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Report – Panel 3, Working With China

Posted on: Thursday 16 November 2017 6:32pm

As the market in China begins to open up for UK writers, animation producers and distributors, the panel considered what the challenges are of working with this complex territory

Takeaway:

  • Meet in person and talk with companies to build strong relationships.
  • Keep the relationship at the front of everything you do.
  • Use an agent or advocate in China to aid discussions and negotiations.
  • China has a genuine will to create high quality content, to spread their culture and have a fascination with Western culture.
  • Commerce and government are completely intertwined.
  • Enormous numbers of potential partners within a sophisticated market.

Detail:

The panel

Tony Humphreys, DIT (Chair) – moderator
Oli Hyatt, Blue Zoo Animation
Jon Rennie, Cloth Cat Animation
Helen Howells, HoHo Entertainment
Jean Dong, Founder Zespa Media Group

The discussion

Tony said that DIT can help with outward-looking trade and building overseas networks, specifically with China and representing British companies who want to do business with China. CMC acts like a trade association working to ensure that participants do not miss out and DIT can make a meaningful difference through grants.

He added that CMC is the portal for the CICAF trip in late April 2018, which is a B2B meeting with investors, a licensing event and a conference.

Points to be aware of are that you have to make a commitment to the country you are working with and to the language differences, but there were working relationships organised as a consequence of the pilot version of this “mission”. At the CMC conference in Sheffield there was a delegation of Chinese participants which further built relationships and business.

The panel then discussed the following topics:

The importance of contact and building relationships

Jean: Reaching out and finding companies is crucial. Forums such as this are great; we can meet and talk. We can find out what we’ve got and how we can work together.

Helen: We’d been trying to break into China for a while. We got interest with ‘Cloud Babies’ and I picked it up from there. I was invited on the trip with CICAF which gave us the opportunity to meet with the company face-to-face. It led to us acquiring Series 1 and then to co-produce the subsequent series with the Chinese company. Setting up can be complicated but we have the benefit of a Chinese consultant which has been instrumental to getting to where we are today.

Oli: About 3 years ago we produced a number of our own titles but we worked out that when we produced our shows we were giving more and more away to various people. We wanted to give it to one company so we met with Chinese companies put together a comprehensive investment plan. It’s taking time to work out all the details and payment is  slow as most things connected to China need to go through Chinese government approvals processes.

Pros and cons of working with China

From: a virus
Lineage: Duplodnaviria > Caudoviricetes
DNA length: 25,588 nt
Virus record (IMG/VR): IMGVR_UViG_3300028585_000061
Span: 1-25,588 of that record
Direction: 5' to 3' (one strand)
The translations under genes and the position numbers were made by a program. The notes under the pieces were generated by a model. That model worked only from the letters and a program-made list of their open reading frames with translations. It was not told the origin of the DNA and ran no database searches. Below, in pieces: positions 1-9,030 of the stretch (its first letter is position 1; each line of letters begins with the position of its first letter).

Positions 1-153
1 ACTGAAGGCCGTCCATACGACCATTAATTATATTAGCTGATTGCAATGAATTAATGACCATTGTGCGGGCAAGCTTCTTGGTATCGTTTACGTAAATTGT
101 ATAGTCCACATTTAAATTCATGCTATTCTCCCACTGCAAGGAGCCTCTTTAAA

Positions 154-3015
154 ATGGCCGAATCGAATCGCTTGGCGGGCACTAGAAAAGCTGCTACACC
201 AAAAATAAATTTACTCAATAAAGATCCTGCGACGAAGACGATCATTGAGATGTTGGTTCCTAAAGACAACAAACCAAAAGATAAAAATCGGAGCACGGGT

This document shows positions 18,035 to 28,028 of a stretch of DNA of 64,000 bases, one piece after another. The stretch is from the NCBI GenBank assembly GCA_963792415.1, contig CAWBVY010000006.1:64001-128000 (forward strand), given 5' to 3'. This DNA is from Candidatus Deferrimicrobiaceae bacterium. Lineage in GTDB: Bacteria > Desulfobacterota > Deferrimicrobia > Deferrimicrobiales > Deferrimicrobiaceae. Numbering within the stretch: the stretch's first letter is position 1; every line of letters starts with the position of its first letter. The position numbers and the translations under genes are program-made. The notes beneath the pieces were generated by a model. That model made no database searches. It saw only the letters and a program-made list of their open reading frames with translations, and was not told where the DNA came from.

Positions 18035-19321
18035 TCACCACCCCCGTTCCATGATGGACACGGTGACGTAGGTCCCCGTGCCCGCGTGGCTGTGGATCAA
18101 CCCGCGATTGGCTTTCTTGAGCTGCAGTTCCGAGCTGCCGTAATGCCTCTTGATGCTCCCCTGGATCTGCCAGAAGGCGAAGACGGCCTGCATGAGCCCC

Oli: Chinese production of content is a simple deal. Forming co-production companies is far more difficult. Things can change and everything can stop. Government agencies get involved to move the money. Companies use the government as an excuse to stop doing the things they don’t want to do. They negotiate very hard. It’s worrying for shareholders here that we might not get paid. They have a genuine will to create high quality content, they want to spread their culture and they are really fascinated with Western Culture. There is a high level of complexity in doing deals.

Jean: Being respectful and keeping face is very important. A nod and smile can actually mean no. Local partners help to build the trust between client and Chinese business. Having an advocate on the inside who can really tell you what is going on is invaluable. It can be all smoke and mirrors otherwise.

Jon: We were sought out to work on a project where a Chinese studio wanted to work with a UK studio and it started straight away.  though the final contract was signed four months into production. The production has a Chinese flavour but it doesn’t have a tourist feel – it’s about family. It’s been an interesting learning experience in how the Chinese need to work in a Western way. They know how to work their banking systems to their advantage. The money comes through in dribs and drabs. But this could have been the same if we had been dealing with a different market.

Other points raised during the Q&A at the end of the session were that China works on relationships – commerce and government are completely intertwined so you have to deal with both. They need to see that China is respected and that the world will respect Chinese content. 

Having an agent has been instrumental, said Helen. She’s on hand, it’s an instant method of communication and creates a three-way approach. I can ask her if I’ve understood things correctly. The relationship side of it is critical.

 

By Kelly Beckett

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